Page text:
Why So Serious? If anything else, you must be prepared to stand – sometimes for great lengths of time. Usually it’s in the form of a line awaiting entry to a banquet room, exhibit, salesroom – or most of all – the elevators. Get used to it – even the largest hotels have to contend with this when you have a few hundred people trying to get to their rooms at the same time. It’s a convention reality, and showing up like you’re surprised you had to stand so much is naive at best.
Now…I may have condensed all this pre-planning experience into a trite and fun bit of a read…but the bottom line is…prepare yourself – you’re not there yet. Still need an idea of what to expect? Check this out. Yeah – leave your weapons in your room…please.
Arriving at the Event – Congratulations, you’ve made it! Now it’s time to get your feel for the layout of the hotel, how well those blasted elevators work…and most important, where the bar is.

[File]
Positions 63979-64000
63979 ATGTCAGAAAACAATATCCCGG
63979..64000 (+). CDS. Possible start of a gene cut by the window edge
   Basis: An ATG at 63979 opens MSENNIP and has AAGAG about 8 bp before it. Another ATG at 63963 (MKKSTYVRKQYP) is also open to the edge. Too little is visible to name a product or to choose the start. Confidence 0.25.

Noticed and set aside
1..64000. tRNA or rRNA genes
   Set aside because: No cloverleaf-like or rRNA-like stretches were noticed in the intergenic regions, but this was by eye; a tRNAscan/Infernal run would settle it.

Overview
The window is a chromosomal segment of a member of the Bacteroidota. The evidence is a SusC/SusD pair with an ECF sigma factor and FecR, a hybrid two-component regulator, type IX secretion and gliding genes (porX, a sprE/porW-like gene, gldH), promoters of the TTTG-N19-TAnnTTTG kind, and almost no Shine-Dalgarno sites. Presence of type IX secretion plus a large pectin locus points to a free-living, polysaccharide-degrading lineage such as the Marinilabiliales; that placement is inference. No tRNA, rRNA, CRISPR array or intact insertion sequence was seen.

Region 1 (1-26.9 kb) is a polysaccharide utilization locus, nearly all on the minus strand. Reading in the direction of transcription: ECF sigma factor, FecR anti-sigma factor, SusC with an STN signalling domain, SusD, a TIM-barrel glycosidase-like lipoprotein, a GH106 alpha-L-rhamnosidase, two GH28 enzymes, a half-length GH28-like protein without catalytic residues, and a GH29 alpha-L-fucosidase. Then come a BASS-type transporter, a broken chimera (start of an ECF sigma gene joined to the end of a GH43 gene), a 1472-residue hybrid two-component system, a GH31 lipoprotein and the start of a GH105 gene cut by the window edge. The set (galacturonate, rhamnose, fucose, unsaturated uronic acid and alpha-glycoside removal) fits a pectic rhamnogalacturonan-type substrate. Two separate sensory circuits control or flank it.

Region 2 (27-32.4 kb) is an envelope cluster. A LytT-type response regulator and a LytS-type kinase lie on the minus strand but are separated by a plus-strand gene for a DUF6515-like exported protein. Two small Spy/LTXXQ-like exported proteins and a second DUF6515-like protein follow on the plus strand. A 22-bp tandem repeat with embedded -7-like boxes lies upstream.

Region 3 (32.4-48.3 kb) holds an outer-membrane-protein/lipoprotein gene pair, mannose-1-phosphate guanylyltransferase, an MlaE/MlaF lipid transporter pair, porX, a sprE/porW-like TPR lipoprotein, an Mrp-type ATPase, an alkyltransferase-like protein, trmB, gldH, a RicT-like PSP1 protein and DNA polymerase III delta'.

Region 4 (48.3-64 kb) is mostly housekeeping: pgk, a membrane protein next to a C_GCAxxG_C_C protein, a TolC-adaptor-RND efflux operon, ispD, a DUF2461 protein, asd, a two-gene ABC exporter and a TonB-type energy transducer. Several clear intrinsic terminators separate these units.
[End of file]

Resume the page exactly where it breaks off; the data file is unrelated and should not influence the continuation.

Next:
If you have special needs, make sure you communicate those to the hotel immediately upon arrival – take nothing to chance – make no assumptions. Beyond the norms for people with challenging needs, it remains obvious that most are very patient with those around them – but there are some that are not. We all have to share the hotel for the course of a few days, and some people (both with special needs and without) simply aren’t used to staying in a hotel with large groups. A simple rule of thumb – be courteous to everyone – that’s pretty rudimentary, yes? Nevertheless, you’d be surprised at the people who stain our human culture by placing their needs in front of anyone else. Look, I need my feet just as much as anyone else, and it hurts just the same when it gets run over by a scooter with a driver who can’t even say ‘excuse me‘ – especially when I’ve done everything I can to smash my body into a crowded elevator corner with the inevitable, ‘Can you take just one more?’ schmuck shows up hitting the ‘up’ button repeatedly so the door won’t close, and someone’s ass keeps pushing all the elevator floor buttons inside. Can’t we all just get along?